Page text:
The purpose of this article is to evaluate the PIMCO High Income Fund (PHK) as an investment option at its current market price. This is a fund that I continue to express caution with, despite having one of the highest yields in the market today. While the income stream looks attractive on the surface, there are plenty of other reasons I am lukewarm on the fund. One, the premium to NAV on the open market is quite large, which is always a red flag for me. Two, high yield spreads have tightened measurably in the short-term. While this has helped PHK pump out a positive return, it suggests limited upside from here. Three, income production figures are not strong enough to make me forget the distribution cut we saw under a year ago.
While these negative attributes exist, I do expect PHK to hold up well enough in the months ahead. The broad sell-off from the income cut has subsided, and the above-average yield will likely pique plenty of interest going forward. Therefore, I believe a neutral rating is appropriate for 2020 at this time.
First, a little about PHK. It is a closed-end fund whose investment objective is “to seek high current income as a primary focus and capital appreciation as a secondary objective.” It invests a substantial portion of assets in a variety of mortgage-related securities and also high-yield credit. Currently, the fund trades at $7.62/share and pays a monthly distribution of $.061331/share, which translates to an annual yield of 9.66%. I covered PHK at the start of October and maintained a “neutral” rating on the fund. In hindsight, this made sense. While PHK has seen a positive move, the broader market has performed extremely well during the same time period, as shown below:
Source: Seeking Alpha
With 2020 underway, I wanted to do an updated evaluation on the fund, to see if I should change my outlook. After review, I continue to believe a “neutral” rating is appropriate, and I will explain why in detail below.
Yield Spreads Continue To Tighten
To start, I want to discuss the largest sector within PHK’s portfolio, which is the high-yield credit market. In fact, the sector’s weighting has increased a bit since my last review, and now makes up almost 28% of total fund assets:
Clearly, what is going on in the high-yield market has an important impact on PHK, so understanding the current climate is critical to evaluating the fund. Further, I believe an understanding of where this market stands is important to understanding my “neutral” rating perspective.
On that note, investors should recognize that while this sector contains above-average risk, it has been performing quite well in the short-term. In fact, its inclusion in the fund is a key reason why PHK has been able to pump out a (slight) positive return, even after seeing its distribution get cut last year. To illustrate, consider the chart below, which details the 2019 calendar returns for multiple fixed-income asset classes:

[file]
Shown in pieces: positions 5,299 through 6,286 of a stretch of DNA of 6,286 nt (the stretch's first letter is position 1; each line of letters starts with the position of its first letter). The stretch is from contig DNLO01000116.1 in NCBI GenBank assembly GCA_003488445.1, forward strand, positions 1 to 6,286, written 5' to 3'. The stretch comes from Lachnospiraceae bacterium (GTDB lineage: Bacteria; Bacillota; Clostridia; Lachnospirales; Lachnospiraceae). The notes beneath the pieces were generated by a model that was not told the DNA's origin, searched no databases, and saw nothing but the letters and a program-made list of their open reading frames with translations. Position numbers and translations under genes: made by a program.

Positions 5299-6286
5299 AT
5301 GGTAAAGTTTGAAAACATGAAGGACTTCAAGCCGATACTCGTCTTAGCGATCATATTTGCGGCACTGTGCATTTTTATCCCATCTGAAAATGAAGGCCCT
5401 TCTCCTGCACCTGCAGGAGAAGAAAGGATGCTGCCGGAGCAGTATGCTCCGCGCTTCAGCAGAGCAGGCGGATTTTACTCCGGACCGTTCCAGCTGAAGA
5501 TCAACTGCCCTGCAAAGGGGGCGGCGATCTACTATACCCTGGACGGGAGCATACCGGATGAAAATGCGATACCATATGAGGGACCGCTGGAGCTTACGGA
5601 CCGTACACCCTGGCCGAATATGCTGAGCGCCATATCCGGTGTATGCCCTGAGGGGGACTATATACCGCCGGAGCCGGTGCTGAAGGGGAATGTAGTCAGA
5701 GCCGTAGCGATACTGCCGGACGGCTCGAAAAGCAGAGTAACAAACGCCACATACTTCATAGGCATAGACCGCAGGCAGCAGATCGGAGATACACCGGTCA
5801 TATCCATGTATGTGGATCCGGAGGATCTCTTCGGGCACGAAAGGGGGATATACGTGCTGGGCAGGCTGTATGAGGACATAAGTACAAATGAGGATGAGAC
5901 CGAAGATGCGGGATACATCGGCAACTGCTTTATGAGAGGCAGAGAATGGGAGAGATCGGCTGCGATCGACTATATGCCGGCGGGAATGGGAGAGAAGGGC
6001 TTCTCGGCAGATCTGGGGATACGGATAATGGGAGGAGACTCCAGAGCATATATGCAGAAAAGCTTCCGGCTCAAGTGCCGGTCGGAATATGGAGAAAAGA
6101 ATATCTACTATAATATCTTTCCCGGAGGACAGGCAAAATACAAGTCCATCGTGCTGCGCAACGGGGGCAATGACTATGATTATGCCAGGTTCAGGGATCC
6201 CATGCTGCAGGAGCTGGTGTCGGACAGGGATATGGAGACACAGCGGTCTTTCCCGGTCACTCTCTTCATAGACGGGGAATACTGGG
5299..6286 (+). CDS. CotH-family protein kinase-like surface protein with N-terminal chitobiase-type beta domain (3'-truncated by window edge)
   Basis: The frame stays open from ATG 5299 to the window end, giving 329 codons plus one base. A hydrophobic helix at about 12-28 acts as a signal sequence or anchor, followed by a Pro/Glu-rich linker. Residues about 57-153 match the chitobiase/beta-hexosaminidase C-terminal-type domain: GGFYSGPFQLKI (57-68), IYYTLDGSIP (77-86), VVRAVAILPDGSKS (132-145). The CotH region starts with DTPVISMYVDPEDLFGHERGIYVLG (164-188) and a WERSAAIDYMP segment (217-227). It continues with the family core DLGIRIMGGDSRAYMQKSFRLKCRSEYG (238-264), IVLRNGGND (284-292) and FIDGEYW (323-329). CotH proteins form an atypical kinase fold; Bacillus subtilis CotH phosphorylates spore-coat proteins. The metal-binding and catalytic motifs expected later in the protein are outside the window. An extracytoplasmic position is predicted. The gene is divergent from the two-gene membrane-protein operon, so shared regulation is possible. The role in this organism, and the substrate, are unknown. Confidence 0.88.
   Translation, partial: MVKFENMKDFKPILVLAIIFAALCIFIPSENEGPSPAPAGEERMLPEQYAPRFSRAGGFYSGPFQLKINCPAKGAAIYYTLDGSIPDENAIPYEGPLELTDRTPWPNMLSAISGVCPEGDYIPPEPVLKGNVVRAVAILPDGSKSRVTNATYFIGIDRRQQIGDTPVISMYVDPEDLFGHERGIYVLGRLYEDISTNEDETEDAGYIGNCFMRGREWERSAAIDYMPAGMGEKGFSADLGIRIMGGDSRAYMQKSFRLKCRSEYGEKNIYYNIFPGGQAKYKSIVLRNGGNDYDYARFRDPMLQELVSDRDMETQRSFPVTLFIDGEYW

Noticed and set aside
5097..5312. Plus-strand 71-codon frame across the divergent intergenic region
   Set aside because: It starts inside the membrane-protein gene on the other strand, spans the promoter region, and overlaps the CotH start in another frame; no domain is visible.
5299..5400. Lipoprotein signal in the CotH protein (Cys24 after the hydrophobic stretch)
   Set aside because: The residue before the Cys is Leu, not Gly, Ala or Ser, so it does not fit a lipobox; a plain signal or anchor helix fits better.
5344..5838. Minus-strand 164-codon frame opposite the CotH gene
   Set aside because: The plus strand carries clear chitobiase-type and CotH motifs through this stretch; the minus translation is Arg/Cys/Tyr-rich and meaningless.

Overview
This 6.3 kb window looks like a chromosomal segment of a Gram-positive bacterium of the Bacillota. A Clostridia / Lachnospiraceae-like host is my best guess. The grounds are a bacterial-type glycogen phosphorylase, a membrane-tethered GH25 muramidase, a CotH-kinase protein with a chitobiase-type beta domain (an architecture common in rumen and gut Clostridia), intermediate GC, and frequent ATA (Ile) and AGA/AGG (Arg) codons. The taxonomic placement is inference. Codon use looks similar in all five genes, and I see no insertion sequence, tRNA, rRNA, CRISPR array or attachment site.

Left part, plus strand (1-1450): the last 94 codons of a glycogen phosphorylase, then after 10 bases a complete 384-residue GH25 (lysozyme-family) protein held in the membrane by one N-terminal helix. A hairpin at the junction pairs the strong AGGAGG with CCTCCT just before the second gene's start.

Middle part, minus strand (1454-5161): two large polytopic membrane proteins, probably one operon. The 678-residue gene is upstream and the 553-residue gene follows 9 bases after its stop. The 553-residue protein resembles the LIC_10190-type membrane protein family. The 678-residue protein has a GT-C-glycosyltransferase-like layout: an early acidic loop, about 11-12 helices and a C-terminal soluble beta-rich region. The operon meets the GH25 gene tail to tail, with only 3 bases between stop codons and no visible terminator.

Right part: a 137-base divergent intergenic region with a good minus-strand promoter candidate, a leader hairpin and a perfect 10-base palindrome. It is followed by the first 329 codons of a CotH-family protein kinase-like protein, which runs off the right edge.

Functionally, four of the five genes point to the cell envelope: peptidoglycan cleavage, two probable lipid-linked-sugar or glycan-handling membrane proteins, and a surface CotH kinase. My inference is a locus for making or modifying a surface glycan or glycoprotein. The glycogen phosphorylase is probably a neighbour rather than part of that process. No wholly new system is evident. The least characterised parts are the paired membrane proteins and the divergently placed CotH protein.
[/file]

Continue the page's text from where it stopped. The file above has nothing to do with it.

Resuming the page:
As you can see, the high yield bond sector had a strong year, although, in fairness, so did most of the fixed-income world. While this has been positive for current investors, the reality of such a large return in a short time span has pressured the outlook for future returns.
To gauge how well high yield could perform going forward, I examine current spreads against historical ranges. When we look at current spreads, we see that they are well below the average for the high yield corporate bond sector. While this has been the case for a while, back during my October review spreads were above 455 basis points. Now they are under 400 basis points, which shows a pretty considerable amount of tightening, as seen below:
My takeaway here is mixed, but slanted to the negative. Of course, this exercise shows investors have been very interested in high yield debt, and are willing to pay up to own it. This has helped current investors in the sector, and PHK by extension. However, the current level gives me pause, as it is really testing historical norms. Could spreads tighten further? Certainly. But history suggests it will be unlikely. If the “risk on” trade falters, high yield has plenty of room to move on the downside, and that makes me extremely cautious on opening new positions at this time.
Valuation Story Is Mixed
My next point is one my readers have heard about from me, with regards to PHK, for a long time. Specifically, it is the fund’s valuation, and it continues to be much too pricey for my liking. Currently, the fund’s premium remains high enough that I would have difficult recommending it, although it has noticeably declined in recent months. While a premium above 21% seems a bit crazy, it is actually below the short-term average for the fund, as shown below:
|Premium in October Review||25.5%|
|1-Year Premium Average||29.1%|
|1-Year Premium High||47.7%|
|1-Year Premium Low||20.1%|
As you can see, this valuation story offers both a sign of caution and an opportunity. Yes, the 21% figure is quite high, and would not interest true value investors. On the other hand, it is well within the fund’s normal trading history, and is actually near its 1-year low. This could interest opportunistic investors, who would bet on PHK reverting back to its average levels.
While that would not be the right play for me personally, there is plenty of merit to this line of thinking, especially if we consider the fund’s underlying value price action. Specifically, one of the reasons the fund’s premium has been kept in check is because the underlying assets within the fund have been rising in value over the past year, as shown below:
|NAV on 1/23/19||NAV on 1/22/20||YTD Gain|